Museum open Weds–Mon, Sea Center on Stearns Wharf open daily; both 10:00 AM–5:00 PM


Our fungi identifications are courtesy of fungi expert Bob Cummings, who teaches in the Botany Department at Santa Barbara City College in the Biological Sciences. Before you ask, check to see if your fungus has been identified below.

What species is this Stinkhorn mushroom?

These stinkhorn mushrooms are sprouting up recently after a rain all over our trails in suburban Dallas area. They are beautiful. Extremely fragile. And pollinated by ants, flies and even millipedes. Your help is much appreciated.

Richard, Dallas area - December 14, 2022

Curator Response

Hi Richard,

Whenever we have a question that requires a fungi expert, we ask Bob Cummings, who teaches in the Botany Department at Santa Barbara City College in the Biological Sciences. He was able to confirm that this is a kind of stinkhorn he has identified for us before.

Your interesting observations about the arthropods and fungal "pollination" inspired us to ask Bob to more about that, too. Here's his full response:

"Yes, this is Lysurus periphragmoides, the Stalked Lattice Stinkhorn. It has a world-wide distribution in tropical to subtropical areas, so that fits with its appearance in Dallas.

Fungal spore dispersal vs plant pollen dispersal:

Mushrooms, including stinkhorns, reproduce by spores. Most species of fungi disperse their spores by wind. But not all. In the case of stinkhorns, the fruiting bodies produce wet, sticky spore masses. Maturation of spores is accompanied by the production of various volatile molecules that smell like rotting animal tissues. Flies (and other insects, etc.) are attracted to the "stinky" fruiting bodies, pick up the sticky masses of spores on their bodies, then fly away to deposit the spores in other locations. If fungal spores were "pollen," then these insects would be considered "pollinators."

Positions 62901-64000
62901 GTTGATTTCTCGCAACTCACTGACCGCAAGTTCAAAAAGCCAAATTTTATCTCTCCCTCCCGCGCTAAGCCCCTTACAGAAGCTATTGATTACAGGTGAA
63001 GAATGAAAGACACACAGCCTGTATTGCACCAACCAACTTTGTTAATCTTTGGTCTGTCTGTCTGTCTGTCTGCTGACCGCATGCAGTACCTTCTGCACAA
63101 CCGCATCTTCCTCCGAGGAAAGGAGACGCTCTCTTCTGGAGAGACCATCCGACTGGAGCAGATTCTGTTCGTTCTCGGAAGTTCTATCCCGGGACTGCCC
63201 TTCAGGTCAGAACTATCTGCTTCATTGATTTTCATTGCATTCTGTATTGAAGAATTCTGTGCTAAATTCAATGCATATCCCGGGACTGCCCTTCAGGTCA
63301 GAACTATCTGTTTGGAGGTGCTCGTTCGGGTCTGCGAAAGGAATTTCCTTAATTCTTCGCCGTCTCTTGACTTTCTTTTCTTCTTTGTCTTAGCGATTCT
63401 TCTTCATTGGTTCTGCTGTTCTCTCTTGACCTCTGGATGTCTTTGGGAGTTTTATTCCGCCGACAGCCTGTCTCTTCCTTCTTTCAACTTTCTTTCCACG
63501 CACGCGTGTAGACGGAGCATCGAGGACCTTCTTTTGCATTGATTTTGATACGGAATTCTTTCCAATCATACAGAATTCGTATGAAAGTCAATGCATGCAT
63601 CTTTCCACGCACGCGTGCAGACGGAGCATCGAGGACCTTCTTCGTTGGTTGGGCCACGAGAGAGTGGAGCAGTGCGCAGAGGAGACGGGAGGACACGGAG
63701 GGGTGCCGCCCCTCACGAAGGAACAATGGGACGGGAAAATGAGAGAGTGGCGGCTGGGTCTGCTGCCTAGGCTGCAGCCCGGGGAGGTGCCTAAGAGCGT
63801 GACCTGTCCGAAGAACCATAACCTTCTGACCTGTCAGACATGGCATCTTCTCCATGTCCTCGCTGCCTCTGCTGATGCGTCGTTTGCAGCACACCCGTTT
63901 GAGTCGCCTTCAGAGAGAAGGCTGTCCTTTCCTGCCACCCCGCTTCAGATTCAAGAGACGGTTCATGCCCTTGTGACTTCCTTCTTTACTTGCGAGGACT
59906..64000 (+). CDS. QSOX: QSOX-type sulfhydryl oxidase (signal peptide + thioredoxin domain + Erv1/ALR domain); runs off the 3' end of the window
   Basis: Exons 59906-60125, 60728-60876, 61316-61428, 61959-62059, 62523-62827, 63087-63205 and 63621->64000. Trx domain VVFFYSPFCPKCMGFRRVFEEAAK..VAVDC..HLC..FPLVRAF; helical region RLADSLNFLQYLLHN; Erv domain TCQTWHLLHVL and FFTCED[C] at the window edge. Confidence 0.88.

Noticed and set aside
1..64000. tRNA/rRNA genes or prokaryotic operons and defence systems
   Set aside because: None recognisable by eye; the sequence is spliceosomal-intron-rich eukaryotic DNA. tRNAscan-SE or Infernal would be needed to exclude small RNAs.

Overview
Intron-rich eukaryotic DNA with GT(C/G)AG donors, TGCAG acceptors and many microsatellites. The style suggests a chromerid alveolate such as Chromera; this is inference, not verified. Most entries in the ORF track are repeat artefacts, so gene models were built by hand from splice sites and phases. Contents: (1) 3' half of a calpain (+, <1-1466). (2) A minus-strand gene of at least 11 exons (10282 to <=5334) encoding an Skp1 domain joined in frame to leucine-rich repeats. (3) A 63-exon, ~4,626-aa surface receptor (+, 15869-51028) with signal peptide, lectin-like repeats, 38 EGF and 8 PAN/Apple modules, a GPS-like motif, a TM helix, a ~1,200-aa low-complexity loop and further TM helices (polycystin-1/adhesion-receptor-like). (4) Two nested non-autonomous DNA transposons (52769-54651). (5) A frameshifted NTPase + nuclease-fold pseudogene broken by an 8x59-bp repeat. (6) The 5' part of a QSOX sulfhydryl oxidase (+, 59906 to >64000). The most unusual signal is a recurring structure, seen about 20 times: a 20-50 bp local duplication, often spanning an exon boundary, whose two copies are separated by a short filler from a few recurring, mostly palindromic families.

Wait a minute, plant pollen grains are spores!

Each plant pollen grain contains a microscopic male gametophyte that produces sperms once in contact with the ovule, resulting in fertilization and seed production. The earliest land plants dispersed their pollen by wind. The wind pollination method was so successful that many plant groups evolving later, such as conifers, grasses, oaks, etc., continue to use wind for pollination. However, some groups of flowering plants have evolved to take advantage of insects as pollen dispersal vectors. Indeed, insect pollination among flowering plants occurs now in roughly 75% of species. It is interesting for botanists to note that there has been a co-evolution of pollinators and the flowers they pollinate. For example, consider the astounding story of "Darwin's Orchid" and the eventual discovery of its pollinator.

Bottom line: Some groups of fungi, notably the stinkhorns, have experienced their own co-evolution with insects, resulting in the same evolutionary advantage of enhanced spore dispersal. Using flies isn't unique to fungi. Compare it to the pollination mechanism of similarly stinky "carrion flowers" (Stapelia spp, etc.). Do the flies know they are being used?"